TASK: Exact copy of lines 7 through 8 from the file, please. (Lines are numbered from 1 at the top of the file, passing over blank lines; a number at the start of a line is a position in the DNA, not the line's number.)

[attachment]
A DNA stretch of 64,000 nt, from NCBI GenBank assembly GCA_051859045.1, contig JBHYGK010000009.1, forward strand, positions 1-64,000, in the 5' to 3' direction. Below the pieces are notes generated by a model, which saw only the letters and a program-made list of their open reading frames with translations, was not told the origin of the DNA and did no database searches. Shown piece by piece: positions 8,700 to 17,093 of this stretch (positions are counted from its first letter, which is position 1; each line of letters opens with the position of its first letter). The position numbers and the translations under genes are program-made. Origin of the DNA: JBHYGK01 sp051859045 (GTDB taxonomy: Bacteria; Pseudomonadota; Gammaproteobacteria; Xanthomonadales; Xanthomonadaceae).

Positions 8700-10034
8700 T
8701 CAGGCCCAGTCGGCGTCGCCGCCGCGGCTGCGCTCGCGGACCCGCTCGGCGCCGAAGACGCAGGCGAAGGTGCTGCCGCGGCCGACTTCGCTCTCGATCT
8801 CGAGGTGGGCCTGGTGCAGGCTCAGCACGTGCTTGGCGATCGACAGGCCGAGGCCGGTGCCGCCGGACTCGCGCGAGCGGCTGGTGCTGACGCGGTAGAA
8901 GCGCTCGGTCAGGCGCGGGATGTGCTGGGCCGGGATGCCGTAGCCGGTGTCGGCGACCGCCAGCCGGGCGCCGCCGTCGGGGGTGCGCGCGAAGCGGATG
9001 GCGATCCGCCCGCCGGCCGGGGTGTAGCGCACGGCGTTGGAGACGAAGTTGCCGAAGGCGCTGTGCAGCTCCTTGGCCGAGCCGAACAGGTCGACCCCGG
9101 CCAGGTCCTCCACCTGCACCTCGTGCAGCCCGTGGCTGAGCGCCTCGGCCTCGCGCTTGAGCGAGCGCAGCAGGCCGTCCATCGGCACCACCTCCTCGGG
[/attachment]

9001 GCGATCCGCCCGCCGGCCGGGGTGTAGCGCACGGCGTTGGAGACGAAGTTGCCGAAGGCGCTGTGCAGCTCCTTGGCCGAGCCGAACAGGTCGACCCCGG
9101 CCAGGTCCTCCACCTGCACCTCGTGCAGCCCGTGGCTGAGCGCCTCGGCCTCGCGCTTGAGCGAGCGCAGCAGGCCGTCCATCGGCACCACCTCCTCGGG